Netflix’s ‘Squid Game’ Violent, Captivating Korean Drama Explores Choices and Consequences

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(LR) Park Hae-soo, Lee Jung-jae in ‘Squid Game’ / Netflix

Squid game is about to pass Bridgerton as Netflix’s most popular series. But, while the sexual antics of Shonda Rhimes Regency did not interest me, Squid game got me pretty quickly.

In the nine-episode series, which ended in mid-September, various underprivileged people in South Korea are tempted to play games in the hopes of winning a huge cash prize. But losing at these games costs you everything.

Who created Squid game?

Well-written, sleek and captivating, it’s the creation of South Korean writer-director Hwang Dong-hyuk, who says he first came up with the idea in 2008 when he himself was in dire financial straits. . He lived in internet cafes, read Japanese manga (comics and graphic novels). He is also a fan of Japanese anime.

Some of these works feature people involved in deadly games, but Hwang’s innovation was to use simple children’s games (more on those here).

In an interview with Variety, he said:

“I wanted to write a story that is an allegory or a fable about modern capitalist society, something that portrays extreme competition, much like the extreme competition of life. But I wanted him to use the kind of characters we’ve all encountered in real life, ”Hwang said. “As a survival game, it’s entertainment and human drama. The games described are extremely simple and easy to understand. This allows viewers to focus on the characters, rather than being distracted trying to interpret the rules.

East Squid game Just about greed and exploitation?

Some critics agree with Hwang that Squid game (available either dubbed in English with Korean subtitles, or the original Korean version with English subtitles) is a critique of capitalism and the exploitation of the poor by the rich.

It’s not really subtle that the money the characters play for falls into a giant piggy bank above their heads, to the sound of chiptone chirpy music.

But it is not that simple.

No matter how serious the circumstances, each character has the freedom to make choices. The fact that many of them made bad choices that brought them into this circumstance doesn’t mean that there weren’t, or still are, options.

In the struggle for survival, some act nobly, some with cowardice, and others with outright wickedness – and some are not what they seem at first.

The game also claims to give every player a fair and equal chance – a good reminder that while we’re being honest with ourselves, we really don’t want life to be fair and each of us to get what we truly deserve.

What is happening in Squid game?

Squid game focuses on Seong Gi-hun (Lee Jung-jae), 47. After being fired from his job in an automobile company during a violent strike, he lost his wife and daughter to another man. Now, deeply in debt to the gangsters, he plays with the money he steals from his sick mother, with whom he lives.

At a train station, Gi-hun meets a well-dressed stranger who strikes up a conversation. At first, Gi-hun pushes him away, thinking he is a Christian evangelist and claiming that he comes from a long line of Buddhists.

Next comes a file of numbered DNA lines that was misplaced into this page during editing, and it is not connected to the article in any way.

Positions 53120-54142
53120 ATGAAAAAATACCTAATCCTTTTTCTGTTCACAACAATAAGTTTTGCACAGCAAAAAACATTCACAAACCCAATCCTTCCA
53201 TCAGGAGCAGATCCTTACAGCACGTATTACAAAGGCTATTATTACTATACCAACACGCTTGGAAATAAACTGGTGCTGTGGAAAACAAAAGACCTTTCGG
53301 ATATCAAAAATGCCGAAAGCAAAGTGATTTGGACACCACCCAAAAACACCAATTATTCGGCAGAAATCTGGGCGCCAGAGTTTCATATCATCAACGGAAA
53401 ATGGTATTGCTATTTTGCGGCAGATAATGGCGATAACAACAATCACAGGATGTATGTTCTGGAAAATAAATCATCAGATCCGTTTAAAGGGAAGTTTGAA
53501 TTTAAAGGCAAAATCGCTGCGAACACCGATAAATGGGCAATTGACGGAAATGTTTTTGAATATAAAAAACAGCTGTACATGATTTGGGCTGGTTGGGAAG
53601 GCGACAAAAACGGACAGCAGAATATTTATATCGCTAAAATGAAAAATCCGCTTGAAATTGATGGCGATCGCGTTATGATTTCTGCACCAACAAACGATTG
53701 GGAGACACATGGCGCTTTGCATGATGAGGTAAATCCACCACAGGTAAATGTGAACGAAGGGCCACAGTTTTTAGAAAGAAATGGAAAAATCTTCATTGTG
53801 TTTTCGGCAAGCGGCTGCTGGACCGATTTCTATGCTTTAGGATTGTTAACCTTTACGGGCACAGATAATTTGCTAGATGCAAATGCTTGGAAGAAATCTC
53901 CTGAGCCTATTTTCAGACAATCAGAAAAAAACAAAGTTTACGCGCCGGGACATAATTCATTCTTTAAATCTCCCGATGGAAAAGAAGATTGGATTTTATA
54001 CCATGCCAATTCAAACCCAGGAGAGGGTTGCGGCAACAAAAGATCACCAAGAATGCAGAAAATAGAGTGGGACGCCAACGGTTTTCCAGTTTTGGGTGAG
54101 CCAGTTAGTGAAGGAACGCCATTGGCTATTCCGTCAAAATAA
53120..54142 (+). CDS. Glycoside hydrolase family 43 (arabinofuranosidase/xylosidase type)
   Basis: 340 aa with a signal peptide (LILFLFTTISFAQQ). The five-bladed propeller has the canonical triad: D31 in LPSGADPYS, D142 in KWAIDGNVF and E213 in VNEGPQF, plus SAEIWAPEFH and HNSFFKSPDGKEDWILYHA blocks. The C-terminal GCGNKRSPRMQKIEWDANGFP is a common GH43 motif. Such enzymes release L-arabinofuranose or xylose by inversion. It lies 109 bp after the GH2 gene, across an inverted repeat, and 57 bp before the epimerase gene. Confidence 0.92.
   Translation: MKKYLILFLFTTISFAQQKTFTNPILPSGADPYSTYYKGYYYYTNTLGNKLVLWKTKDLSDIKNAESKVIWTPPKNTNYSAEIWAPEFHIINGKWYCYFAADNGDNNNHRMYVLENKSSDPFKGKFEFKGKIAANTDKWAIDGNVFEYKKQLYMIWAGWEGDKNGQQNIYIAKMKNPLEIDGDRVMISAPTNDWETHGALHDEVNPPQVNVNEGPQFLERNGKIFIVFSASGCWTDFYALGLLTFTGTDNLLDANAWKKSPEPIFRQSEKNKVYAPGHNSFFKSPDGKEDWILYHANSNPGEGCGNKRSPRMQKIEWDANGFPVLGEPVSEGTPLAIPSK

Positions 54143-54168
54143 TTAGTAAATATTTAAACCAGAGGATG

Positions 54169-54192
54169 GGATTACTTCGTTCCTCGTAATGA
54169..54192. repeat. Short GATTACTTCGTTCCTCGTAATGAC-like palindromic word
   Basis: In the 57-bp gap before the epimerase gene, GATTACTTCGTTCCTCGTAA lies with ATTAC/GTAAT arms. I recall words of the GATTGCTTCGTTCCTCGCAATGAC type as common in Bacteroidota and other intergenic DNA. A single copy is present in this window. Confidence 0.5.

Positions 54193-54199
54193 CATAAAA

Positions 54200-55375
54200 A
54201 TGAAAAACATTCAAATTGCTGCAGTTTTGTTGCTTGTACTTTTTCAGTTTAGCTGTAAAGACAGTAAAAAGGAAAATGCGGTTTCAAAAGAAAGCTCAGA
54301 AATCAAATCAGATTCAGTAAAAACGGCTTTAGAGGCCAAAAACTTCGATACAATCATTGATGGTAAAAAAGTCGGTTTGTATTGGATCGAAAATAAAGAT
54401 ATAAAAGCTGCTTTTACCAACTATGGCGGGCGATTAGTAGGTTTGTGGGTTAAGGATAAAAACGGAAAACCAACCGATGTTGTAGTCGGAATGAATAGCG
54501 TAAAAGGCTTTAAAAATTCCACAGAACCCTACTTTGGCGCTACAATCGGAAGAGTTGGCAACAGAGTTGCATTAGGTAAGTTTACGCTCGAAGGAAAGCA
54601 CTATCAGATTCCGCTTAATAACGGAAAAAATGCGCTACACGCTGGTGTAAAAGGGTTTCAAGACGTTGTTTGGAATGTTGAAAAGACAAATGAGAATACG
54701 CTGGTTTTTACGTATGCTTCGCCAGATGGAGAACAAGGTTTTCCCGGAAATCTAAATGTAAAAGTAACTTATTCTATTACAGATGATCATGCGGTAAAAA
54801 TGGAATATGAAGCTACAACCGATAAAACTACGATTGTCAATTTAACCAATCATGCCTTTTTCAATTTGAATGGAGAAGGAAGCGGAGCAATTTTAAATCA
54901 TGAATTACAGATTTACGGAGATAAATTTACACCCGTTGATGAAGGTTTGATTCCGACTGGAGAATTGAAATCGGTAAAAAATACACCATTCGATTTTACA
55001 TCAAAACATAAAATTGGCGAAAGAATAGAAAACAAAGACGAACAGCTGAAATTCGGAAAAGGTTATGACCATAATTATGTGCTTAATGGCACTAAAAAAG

But, the stranger seems to know Gi-hun’s problems and offers to play with him. When Gi-hun finally wins, the offer comes later to join the bigger games.

Gi-hun and the other 455 players are gassed unconscious, only to wake up in green tracksuits, bearing numbers, in a stripped dormitory. Money issues and desperation got them there, whether it was a hijacked graduate (Park Hae-soo) from a prestigious university, or a North Korean refugee (Jung Ho-yeon) trying to get her brother out of an orphanage and her mother out of the north.

When classical music plays, they are ushered into vast settings designed to play seemingly simple games, which feed off their fears, their hopes, their best angels, and their worst impulses. Meanwhile, behind the scenes, an infiltrator and a lucrative ploy threaten to expose the entire operation.

Just so you know Squid game is bloody and violent. There is sexual content and a brief female upper body nudity, as well as some foul language (not sure how accurate the English translation is).

Also, in the dubbed version, the effort to match the mouths ends with a few odd lines of English dialogue which I’m sure are best played in the original language.

Christianity in Squid game

Squid game also has an ambiguous relationship with Christianity.

About 29 percent of Koreans are Christians, with about three-quarters Protestant and one-quarter Catholic. After Gi-hun confuses the man who approached him as a preacher, there is also a Christian player, Number 244, who frequently refers to God and faith and returns to prayer.

This earned her the contempt of a young player (Lee Yoo-mi), from an abusive Christian background. Ultimately, however, she understands the concept of sacrifice better than most other players.

Additionally, a pivotal moment in the series takes place on Christmas Eve, and you can interpret that choice however you like.

Although there are deep moral questions raised in Squid game, it can be hard to watch, and it’s definitely not for the whole family. All episodes are currently available on Netflix.

Image: Netflix, photo credit: YOUNGKYU PARK

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